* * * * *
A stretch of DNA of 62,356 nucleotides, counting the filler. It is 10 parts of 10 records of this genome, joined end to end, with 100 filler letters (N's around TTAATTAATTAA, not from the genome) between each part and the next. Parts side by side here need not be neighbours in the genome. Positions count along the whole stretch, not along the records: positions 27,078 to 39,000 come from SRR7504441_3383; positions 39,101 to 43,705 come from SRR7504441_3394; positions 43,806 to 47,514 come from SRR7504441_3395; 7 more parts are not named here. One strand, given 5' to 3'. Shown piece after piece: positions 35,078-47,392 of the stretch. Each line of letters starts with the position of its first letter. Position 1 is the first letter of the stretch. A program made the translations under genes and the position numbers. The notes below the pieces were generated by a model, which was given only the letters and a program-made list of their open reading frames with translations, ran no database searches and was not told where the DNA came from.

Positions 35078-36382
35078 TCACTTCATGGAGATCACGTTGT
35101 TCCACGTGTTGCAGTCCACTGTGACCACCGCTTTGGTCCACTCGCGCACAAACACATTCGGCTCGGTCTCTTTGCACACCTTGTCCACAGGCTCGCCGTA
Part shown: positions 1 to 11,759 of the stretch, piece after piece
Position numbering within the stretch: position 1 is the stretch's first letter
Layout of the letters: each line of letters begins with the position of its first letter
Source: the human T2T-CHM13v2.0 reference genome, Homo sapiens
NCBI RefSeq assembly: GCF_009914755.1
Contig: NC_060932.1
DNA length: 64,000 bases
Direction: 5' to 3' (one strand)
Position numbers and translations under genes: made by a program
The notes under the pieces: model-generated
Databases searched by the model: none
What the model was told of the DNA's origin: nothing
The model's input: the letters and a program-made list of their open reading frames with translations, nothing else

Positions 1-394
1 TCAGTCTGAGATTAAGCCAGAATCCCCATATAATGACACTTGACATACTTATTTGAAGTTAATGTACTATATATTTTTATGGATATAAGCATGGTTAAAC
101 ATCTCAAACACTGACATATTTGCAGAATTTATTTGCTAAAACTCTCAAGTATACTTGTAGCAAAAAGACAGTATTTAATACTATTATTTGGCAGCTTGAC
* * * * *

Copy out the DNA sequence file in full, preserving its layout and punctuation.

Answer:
A stretch of DNA of 62,356 nucleotides, counting the filler. It is 10 parts of 10 records of this genome, joined end to end, with 100 filler letters (N's around TTAATTAATTAA, not from the genome) between each part and the next. Parts side by side here need not be neighbours in the genome. Positions count along the whole stretch, not along the records: positions 27,078 to 39,000 come from SRR7504441_3383; positions 39,101 to 43,705 come from SRR7504441_3394; positions 43,806 to 47,514 come from SRR7504441_3395; 7 more parts are not named here. One strand, given 5' to 3'. Shown piece after piece: positions 35,078-47,392 of the stretch. Each line of letters starts with the position of its first letter. Position 1 is the first letter of the stretch. A program made the translations under genes and the position numbers. The notes below the pieces were generated by a model, which was given only the letters and a program-made list of their open reading frames with translations, ran no database searches and was not told where the DNA came from.

Positions 35078-36382
35078 TCACTTCATGGAGATCACGTTGT
35101 TCCACGTGTTGCAGTCCACTGTGACCACCGCTTTGGTCCACTCGCGCACAAACACATTCGGCTCGGTCTCTTTGCACACCTTGTCCACAGGCTCGCCGTA
Part shown: positions 1 to 11,759 of the stretch, piece after piece
Position numbering within the stretch: position 1 is the stretch's first letter
Layout of the letters: each line of letters begins with the position of its first letter
Source: the human T2T-CHM13v2.0 reference genome, Homo sapiens
NCBI RefSeq assembly: GCF_009914755.1
Contig: NC_060932.1
DNA length: 64,000 bases
Direction: 5' to 3' (one strand)
Position numbers and translations under genes: made by a program
The notes under the pieces: model-generated
Databases searched by the model: none
What the model was told of the DNA's origin: nothing
The model's input: the letters and a program-made list of their open reading frames with translations, nothing else

Positions 1-394
1 TCAGTCTGAGATTAAGCCAGAATCCCCATATAATGACACTTGACATACTTATTTGAAGTTAATGTACTATATATTTTTATGGATATAAGCATGGTTAAAC
101 ATCTCAAACACTGACATATTTGCAGAATTTATTTGCTAAAACTCTCAAGTATACTTGTAGCAAAAAGACAGTATTTAATACTATTATTTGGCAGCTTGAC